The World Without the West: Out-of-America Theory and Eurocentric Cosmologies

A revolution of the magnitude promised by the out-of-America theory of human origins requires a historiographic analysis. We need to understand how come science erred to the degree it did by focusing so exclusively and parochially on Old World centers of anthropogenesis. History of ideas and cultural criticism are the two disciplines in the social sciences and humanities that can provide relevant perspectives on the origin of an idea held by the scientific community. This is not the place to conduct an extensive study of the development of European cosmological ideas. But one comment from out-of-America detractors deserves a counterargument.

One Mitchell Porter and one pconroy liken out-of-America to out-of-Antarctica. They naively assume that it’s my theory that’s preposterous, not their comparison. And it’s really not about the fact that, unlike Antarctica, the New World actually has both humans and primates. It’s the deeply-rooted belief that mainstream science with its insistence on the recent peopling of the Americas is the purveyor of enlightened thought without a shade of obscurantism. But a quick historiographic exploration suggests otherwise. Below is one of the famous (among European historians) T-in-O maps of the globe dated to the Middle Ages. Prior to the discovery of America by Christopher Columbus, the West as a cardinal point simply didn’t exist in European consciousness. Leslie Fiedler (The Return of the Vanishing American. New Work, 1968, pp. 29-30) has a nice passage that describes this the situation,

“For a long time, Europeans thought of themselves as inhabiting a world without a West: a three-fold oecumene made up of Europe itself, Asia, and Libya, which is to say a ruling and redeemed North plus a subsidiary and redeemable East and South. The fourth direction they considered closed off to colonization and the hope of salvation by the impassable barrier of the River Ocean, which could be glimpsed through the terminal Straits of Gibraltar or from the shores of those peripheral European Isles, Ireland and Iceland…. The belief is formally represented in the Pope’s threefold miter, which signifies his ecumenical sway over the triple orbis terrarium; and it was explicitly argued by St. Augustine, who decided that, even if there were a fourth quarter of the world, it could not possibly be a territory inhabited or inhabitable by those for whom. Christ had died, but only a watery waste banned to all but spirits, subhuman or superhuman.”

Let’s see how much has changed since the Middle Ages in the Western perception of the New World.


On the left we have a typical depiction of the two principal theories of human origins – Multiregional Evolution (a) and out-of-Africa with Complete Replacement (b). In the center, the global distribution of archaic admixture as detected in the innate immune gene OAS1 (Mendez et al. “Global Genetic Variation at OAS1 Provides Evidence of Archaic Admixture in Melanesian Populations,” Mol Biol Evol 2012). On the right is a figure taken from Spencer Wells’s Deep Ancestry: Inside the Genographic Project (2006) showing human dispersals as revealed by mtDNA and Y-DNA.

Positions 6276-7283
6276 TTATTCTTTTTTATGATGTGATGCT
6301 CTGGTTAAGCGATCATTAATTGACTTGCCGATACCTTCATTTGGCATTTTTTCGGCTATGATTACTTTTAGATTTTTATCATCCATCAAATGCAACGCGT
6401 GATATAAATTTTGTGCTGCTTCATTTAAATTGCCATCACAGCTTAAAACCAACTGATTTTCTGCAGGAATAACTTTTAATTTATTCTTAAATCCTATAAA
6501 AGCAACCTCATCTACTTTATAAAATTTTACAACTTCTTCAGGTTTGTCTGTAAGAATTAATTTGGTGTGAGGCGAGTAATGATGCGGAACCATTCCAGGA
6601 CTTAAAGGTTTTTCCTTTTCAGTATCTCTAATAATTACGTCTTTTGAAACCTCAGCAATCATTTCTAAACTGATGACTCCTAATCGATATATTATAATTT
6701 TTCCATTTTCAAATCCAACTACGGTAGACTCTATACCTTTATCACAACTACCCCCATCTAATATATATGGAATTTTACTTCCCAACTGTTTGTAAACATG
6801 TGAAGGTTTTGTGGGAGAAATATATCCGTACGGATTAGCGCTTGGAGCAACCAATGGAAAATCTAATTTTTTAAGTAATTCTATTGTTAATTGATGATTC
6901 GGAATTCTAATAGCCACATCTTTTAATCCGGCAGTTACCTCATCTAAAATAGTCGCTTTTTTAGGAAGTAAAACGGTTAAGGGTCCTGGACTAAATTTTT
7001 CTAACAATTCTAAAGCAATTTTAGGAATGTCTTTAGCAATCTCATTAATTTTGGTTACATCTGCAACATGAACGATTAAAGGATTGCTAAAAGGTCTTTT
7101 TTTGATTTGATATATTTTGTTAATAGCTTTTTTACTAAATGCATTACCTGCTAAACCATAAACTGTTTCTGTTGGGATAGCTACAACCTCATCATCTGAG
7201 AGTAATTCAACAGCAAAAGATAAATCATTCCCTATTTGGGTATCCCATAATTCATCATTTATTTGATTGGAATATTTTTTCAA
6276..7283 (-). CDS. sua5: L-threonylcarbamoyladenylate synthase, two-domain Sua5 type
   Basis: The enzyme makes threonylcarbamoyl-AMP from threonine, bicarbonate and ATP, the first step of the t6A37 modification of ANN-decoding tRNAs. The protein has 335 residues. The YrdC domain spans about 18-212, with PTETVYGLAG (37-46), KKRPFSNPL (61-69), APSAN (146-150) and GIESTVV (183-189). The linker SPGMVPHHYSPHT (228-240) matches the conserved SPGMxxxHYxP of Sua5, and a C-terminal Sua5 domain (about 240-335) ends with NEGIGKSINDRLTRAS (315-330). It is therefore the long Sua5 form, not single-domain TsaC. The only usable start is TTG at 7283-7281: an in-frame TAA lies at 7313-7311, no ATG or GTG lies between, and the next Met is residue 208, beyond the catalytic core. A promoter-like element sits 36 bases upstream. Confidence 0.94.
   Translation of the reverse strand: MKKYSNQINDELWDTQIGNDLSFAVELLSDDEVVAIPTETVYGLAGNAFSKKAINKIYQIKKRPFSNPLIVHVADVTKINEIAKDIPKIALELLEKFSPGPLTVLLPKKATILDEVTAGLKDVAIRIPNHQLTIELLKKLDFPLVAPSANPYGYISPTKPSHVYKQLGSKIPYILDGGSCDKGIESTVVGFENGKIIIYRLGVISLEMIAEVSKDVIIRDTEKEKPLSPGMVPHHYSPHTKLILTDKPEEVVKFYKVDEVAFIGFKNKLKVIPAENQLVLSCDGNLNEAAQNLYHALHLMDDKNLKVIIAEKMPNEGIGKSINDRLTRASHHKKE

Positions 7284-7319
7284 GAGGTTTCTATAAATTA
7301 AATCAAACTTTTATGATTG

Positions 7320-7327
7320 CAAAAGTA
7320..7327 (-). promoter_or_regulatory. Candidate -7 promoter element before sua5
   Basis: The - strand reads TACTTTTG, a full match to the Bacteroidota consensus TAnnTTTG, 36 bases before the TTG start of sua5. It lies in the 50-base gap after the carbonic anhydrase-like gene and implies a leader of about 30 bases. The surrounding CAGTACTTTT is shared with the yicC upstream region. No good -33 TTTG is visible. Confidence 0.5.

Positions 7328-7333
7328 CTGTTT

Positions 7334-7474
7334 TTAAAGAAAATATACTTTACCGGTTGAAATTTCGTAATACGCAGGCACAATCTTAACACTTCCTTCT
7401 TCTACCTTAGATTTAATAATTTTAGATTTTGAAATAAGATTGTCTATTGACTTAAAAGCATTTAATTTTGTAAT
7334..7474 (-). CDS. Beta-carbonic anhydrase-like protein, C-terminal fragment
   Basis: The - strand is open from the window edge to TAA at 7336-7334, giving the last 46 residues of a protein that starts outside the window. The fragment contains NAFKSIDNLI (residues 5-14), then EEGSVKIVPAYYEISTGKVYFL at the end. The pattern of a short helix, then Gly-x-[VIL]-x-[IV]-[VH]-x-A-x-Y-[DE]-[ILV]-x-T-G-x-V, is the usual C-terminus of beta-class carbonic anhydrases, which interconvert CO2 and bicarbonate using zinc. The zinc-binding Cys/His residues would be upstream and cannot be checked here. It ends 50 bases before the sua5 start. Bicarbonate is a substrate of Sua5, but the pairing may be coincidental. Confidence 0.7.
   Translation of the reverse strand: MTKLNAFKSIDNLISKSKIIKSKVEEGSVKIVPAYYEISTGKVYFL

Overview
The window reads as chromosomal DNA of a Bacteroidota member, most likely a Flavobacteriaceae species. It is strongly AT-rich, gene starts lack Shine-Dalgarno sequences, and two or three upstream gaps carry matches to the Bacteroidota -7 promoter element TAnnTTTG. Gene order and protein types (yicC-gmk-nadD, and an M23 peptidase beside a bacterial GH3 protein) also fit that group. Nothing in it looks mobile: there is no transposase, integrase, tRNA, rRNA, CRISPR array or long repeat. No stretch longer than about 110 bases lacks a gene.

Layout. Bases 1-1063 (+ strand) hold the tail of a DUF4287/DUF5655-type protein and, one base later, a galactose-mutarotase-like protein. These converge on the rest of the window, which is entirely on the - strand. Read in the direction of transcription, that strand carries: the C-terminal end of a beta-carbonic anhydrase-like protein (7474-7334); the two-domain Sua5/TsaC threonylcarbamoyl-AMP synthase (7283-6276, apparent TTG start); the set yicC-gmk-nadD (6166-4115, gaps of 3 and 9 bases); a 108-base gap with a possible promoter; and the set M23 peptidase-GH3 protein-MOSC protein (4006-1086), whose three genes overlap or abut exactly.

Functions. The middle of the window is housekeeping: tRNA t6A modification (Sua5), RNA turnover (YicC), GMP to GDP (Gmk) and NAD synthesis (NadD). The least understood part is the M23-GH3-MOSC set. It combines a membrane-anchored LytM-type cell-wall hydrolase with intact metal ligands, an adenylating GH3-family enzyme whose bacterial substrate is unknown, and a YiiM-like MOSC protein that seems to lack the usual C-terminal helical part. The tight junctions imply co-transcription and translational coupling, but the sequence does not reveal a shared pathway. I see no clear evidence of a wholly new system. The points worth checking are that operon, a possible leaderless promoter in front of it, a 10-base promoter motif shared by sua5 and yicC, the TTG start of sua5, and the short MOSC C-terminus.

On all these diagrams presumably representing the world, as geneticists and paleobiologists see it, the New World is missing. This doesn’t mean that there are no maps and diagrams that show the world with the Americas included, but the very existence of global maps and diagrams from which the America is excluded betrays the underlying cultural bias to see the New World as too “new” to be of any value to the study of human origins. And at least since Darwin’s passionate defense of descent as the “hidden bond of connexion,” “origins” are deemed important – they define what a species or a subspecies essentially is.

Although we’ve absorbed the fact that America is a continent and modified our maps of the world accordingly, in the domain of human origins research we still largely maintain a medieval European T-in-O cosmological vision. While scientific method has colonized everything from the subatomic to the extraterrestrial world, there are still pockets of knowledge governed by essentially pre-scientific ideas. The bias against the New World as having comparable antiquity to the Old World in terms of human presence is so entrenched that it has survived multiple “revolutions” in our understanding of human origins and the origins of American Indians – from the Twelve Lost Tribes of Israel to Hrdlicka’s colonization out of Siberia less than 5,000 years ago to the Clovis I model. Regardless whether the theory of human origins of scientific or not, the New World will always be portrayed as recently colonized and the dates for the colonization will always look uncannily similar to the biblical dates for the creation of the world. The inability of scientifically-minded people to rationally engage with out-of-America theory – whether critically or supportively – confirms the hypothesis that aversion to the out-of-America reversal of common perception stems not from the data but from static, deep-seated, cosmological beliefs carefully passed down from generation to generation. Essentially, any account of the origin of New World humans at a time disproportionately more recent than the origin of Old World humans (in complete oblivion to the extent of linguistic, biological and cultural diversity found among Native American populations) is a medieval cosmological atavism and an out-of-Antarctica type of idea. Without overcoming it, science will remain crippled in its ability to objectively represent the world.

(This historiographic note grew out of my conversations with historian of science Robert Proctor in 2004.)